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May 7, 2003

John Ira Petty
Johnson Space Center, TX
(281) 483-5111

Release: #J03-35

Columbia Recovery Office Up and Running at JSC

The Columbia Recovery Office (CRO) has been established at Johnson Space Center in Houston to continue coordination of shuttle debris recovery efforts. The CRO has assumed the responsibilities of the Disaster Field Office (DFO) in Lufkin, Texas.

The DFO has been operated by the Federal Emergency Management Agency. That office will close on May 10. FEMA turned over responsibility for future recovery operations to NASA on April 30.

“Our purpose is to follow on from the field activities,” said Dave Whittle, chairman of the NASA Mishap Investigation Team and head of the CRO. “We need a way to respond to calls that continue to report debris. Also, we are managing some searches to the west – in New Mexico, Nevada, and Utah.”

The CRO is adjacent to Johnson Space Center’s Emergency Operations Center, a 24-hour-a-day operation. Calls to the toll free Columbia Shuttle Material number, (866) 446-6603, will be answered 24 hours a day, 7 days a week. Information will be forwarded to the CRO where one of the half-dozen staffers who work business hours will take the report. They might send a responder, perhaps firefighters or local law enforcement officials, to look at the object and perhaps request electronic photos be sent to the CRO.

The office can arrange for larger or potentially hazardous shuttle debris to be picked up. The CRO might ask finders to overnight smaller, non-hazardous objects to the office.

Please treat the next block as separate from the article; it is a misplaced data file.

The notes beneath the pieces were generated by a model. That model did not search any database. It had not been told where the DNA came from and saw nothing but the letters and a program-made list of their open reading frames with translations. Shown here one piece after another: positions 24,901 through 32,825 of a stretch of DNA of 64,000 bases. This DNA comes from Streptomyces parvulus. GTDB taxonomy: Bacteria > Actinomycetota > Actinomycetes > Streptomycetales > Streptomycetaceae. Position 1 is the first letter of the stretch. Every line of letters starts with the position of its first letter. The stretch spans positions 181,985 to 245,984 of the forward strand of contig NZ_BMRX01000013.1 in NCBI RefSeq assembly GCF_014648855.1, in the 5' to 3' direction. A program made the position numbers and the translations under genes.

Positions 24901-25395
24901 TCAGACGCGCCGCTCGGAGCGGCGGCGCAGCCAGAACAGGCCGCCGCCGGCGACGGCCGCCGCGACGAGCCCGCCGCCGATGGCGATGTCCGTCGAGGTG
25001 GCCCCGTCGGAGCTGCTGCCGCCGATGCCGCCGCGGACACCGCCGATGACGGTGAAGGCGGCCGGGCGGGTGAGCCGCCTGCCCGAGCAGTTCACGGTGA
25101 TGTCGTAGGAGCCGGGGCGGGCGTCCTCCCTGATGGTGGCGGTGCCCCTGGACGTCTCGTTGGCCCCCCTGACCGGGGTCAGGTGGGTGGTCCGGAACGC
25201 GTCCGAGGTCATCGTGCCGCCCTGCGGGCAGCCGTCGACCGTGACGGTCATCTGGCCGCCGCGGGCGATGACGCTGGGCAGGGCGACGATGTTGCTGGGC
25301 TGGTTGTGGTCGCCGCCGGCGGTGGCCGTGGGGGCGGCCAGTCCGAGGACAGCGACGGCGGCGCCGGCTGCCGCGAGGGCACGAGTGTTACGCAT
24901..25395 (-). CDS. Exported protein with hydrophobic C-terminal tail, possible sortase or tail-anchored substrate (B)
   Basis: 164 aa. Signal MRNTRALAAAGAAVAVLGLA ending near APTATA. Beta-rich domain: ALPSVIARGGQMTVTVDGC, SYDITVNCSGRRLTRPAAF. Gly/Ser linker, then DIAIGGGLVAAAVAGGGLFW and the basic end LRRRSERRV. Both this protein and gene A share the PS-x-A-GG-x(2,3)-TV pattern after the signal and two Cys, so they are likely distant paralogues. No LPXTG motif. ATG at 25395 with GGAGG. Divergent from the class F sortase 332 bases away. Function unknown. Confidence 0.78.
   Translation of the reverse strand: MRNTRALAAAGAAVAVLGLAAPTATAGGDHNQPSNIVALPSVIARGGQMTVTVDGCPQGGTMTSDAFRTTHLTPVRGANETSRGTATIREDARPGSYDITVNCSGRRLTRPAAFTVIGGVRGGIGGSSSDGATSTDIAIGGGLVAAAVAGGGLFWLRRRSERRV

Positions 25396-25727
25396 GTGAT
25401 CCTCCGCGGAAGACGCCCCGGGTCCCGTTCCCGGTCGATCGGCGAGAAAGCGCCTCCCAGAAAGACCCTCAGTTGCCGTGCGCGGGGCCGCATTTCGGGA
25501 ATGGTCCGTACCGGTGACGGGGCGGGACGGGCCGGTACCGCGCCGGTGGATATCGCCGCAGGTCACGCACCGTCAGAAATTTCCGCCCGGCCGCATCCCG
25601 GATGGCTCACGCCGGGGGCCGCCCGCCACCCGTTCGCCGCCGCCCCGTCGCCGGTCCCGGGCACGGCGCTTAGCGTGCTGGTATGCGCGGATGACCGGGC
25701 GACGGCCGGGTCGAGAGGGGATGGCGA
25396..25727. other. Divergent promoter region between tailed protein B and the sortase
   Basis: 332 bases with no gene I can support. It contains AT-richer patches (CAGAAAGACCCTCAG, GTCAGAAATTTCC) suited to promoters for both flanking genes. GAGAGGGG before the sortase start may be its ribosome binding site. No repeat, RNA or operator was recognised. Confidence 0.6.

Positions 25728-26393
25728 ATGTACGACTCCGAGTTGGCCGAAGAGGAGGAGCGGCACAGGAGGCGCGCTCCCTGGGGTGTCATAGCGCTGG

The CRO opened its doors April 28. It was a parallel operation with Lufkin for the first three days. It will remain in operation as long as call volume warrants.

Whittle has been involved in debris recovery since the day of the accident, often, like colleagues, working seven-day weeks and 12- to 14-hour days. He said the operation of multiple agencies and communities in the recovery effort can be used as a model for any future large effort involving numerous entities.

“The recovery effort has been unbelievable. It has been the largest recovery effort ever attempted in this country, involving over 200 federal, state and local agencies,” Whittle said. “It has become the example of how all those agencies can work together to a single purpose.”

The transition from a Lufkin-based operation to JSC went very smoothly, he said. “The CRO is our way to make sure that no calls go unanswered,” Whittle said. The office also will operate the Shuttle Interagency Debris Database, provide for data management and retention of records, help with mapping and continue claims processing.

For more information about NASA, the Columbia accident investigation and human spaceflight on the Internet, visit:

http:www.nasa.gov

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Note to Editors: Media representatives are invited to visit the Columbia Recovery Office and talk with Dave Whittle on Thursday, May 8, at 1 p.m. Those wishing to attend should contact John Ira Petty at the Johnson Space Center Public Affairs Office, (281) 483-5111, no later than 4 p.m. on Wednesday, May 7.
 

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